My name is Pam Alvord. In 2019 I submitted photos of our North Carolina garden in Zone 7B (Learning From Gardening in Different Climates). I explained that I have gardened and lived in many states and climates around the country. Two years ago, my husband and I moved to south-central Montana (Zone 4b) to retire and be close to family. We purchased a 27-year-old home on 2½ acres with an abundance of mature trees and a pond in an established neighborhood. The yard and home were in need of some TLC, so we got right to work painting the whole house, expanding existing garden beds and building new ones. My husband built raised beds, and we have planted 100s of plants to bring my love of a cottage garden to life. In the short time we’ve been here, I have planted over 1000 spring bulbs and have added plants, water sources, and food to certify our yard as a Wildlife Habitat and Monarch Waystation. Learning to go with the nature of Montana, with hot, dry summers, cold snowy winters, and wind has been a challenge, but the wide open skies with the most incredible sunrises and sunsets are so worth it. Further plans are for more raised beds, native landscaping, and a greenhouse. Being retired, we are enjoying every step to make it our own.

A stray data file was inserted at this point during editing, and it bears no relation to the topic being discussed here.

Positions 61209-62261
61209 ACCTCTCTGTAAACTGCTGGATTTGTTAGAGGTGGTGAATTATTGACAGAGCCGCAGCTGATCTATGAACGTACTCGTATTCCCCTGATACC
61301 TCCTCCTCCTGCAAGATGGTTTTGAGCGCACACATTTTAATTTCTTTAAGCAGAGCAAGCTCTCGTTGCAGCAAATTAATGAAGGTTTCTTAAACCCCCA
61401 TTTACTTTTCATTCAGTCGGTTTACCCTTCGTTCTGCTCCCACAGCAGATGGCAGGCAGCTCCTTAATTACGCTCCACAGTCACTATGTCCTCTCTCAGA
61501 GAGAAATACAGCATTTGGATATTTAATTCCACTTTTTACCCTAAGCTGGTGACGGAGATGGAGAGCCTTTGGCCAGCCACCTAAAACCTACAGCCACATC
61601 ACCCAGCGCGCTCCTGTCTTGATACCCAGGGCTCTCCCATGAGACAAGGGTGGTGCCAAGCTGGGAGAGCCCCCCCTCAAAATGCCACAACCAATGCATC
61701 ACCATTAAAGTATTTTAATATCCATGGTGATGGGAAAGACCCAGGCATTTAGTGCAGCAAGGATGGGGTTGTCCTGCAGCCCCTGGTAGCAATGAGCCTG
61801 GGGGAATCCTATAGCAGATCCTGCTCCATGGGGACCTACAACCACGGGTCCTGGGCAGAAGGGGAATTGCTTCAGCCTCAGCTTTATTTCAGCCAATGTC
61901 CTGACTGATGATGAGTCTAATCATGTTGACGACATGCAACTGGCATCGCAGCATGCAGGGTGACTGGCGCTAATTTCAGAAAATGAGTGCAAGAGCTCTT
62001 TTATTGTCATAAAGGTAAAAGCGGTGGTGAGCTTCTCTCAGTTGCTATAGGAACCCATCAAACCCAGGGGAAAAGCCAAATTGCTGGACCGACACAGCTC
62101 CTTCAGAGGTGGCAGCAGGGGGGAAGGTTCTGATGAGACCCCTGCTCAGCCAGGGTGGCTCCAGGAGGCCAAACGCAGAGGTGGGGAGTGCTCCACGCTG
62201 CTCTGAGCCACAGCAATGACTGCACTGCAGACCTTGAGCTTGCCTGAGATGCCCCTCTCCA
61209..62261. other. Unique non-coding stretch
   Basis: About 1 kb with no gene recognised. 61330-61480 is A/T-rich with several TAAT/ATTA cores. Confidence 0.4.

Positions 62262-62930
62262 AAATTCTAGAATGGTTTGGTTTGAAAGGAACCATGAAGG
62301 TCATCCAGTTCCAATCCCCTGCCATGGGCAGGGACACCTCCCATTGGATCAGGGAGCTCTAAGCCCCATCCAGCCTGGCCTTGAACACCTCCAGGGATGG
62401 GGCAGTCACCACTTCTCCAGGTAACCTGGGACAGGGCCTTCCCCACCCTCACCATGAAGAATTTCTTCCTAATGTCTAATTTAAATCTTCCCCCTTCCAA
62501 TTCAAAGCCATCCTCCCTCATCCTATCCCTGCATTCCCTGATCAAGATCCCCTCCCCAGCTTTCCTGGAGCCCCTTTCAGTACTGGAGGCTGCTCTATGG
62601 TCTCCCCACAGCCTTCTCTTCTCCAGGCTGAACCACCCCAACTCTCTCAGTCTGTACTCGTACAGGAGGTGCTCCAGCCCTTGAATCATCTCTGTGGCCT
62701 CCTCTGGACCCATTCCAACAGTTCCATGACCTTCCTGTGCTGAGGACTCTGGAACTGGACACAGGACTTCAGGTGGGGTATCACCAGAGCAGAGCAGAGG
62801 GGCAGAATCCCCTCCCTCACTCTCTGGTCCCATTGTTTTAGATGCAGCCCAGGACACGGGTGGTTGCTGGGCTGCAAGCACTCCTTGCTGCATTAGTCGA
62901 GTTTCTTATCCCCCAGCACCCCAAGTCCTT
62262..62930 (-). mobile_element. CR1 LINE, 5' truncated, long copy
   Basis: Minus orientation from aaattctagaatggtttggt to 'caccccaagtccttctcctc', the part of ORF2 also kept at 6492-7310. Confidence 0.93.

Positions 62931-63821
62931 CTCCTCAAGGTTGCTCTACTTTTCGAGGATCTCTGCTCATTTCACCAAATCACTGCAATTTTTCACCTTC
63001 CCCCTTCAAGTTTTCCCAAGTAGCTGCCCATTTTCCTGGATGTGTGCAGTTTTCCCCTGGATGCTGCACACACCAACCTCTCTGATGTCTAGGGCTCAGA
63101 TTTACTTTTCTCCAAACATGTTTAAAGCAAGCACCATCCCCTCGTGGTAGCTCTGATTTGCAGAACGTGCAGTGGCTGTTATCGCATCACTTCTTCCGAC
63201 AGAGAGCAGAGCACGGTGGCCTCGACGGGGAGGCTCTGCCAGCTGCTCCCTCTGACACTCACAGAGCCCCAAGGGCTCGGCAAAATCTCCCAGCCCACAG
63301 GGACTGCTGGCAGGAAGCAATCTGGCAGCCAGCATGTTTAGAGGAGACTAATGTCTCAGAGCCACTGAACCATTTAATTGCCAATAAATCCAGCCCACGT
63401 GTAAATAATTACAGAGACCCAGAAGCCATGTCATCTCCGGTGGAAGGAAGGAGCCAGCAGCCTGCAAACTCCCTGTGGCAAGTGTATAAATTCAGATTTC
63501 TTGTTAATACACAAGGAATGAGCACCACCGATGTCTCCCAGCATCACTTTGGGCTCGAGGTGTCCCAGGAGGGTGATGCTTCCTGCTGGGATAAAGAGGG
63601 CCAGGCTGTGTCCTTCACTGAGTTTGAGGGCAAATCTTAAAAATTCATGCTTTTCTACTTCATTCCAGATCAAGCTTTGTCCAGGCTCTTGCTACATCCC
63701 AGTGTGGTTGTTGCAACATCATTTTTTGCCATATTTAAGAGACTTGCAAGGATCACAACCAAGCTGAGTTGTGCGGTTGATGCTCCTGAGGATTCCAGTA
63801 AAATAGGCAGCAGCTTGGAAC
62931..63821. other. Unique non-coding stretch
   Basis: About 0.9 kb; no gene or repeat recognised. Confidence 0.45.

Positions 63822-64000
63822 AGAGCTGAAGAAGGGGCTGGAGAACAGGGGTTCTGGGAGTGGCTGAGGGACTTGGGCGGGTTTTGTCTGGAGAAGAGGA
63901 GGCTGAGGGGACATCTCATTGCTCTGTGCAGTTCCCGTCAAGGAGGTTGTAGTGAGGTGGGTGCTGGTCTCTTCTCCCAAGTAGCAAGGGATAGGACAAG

One of the garden beds, with clouds of airy purple flowers from Russian sage (Salvia yangii, Zones 4–9)
Double-flowered tulips begin the drama in spring.
A swallowtail butterfly comes in to sample nectar from lantana (Lantana camara, Zones 9–11 or as an annual).
A monarch butterfly fuels up at the waystation.
Bright red hardy hibiscus (Hibiscus hybrid, Zones 4–10) light up the summer garden.
Have a garden you’d like to share?
Have photos to share? We’d love to see your garden, a particular collection of plants you love, or a wonderful garden you had the chance to visit!
To submit, send 5-10 photos to [email protected] along with some information about the plants in the pictures and where you took the photos. We’d love to hear where you are located, how long you’ve been gardening, successes you are proud of, failures you learned from, hopes for the future, favorite plants, or funny stories from your garden.
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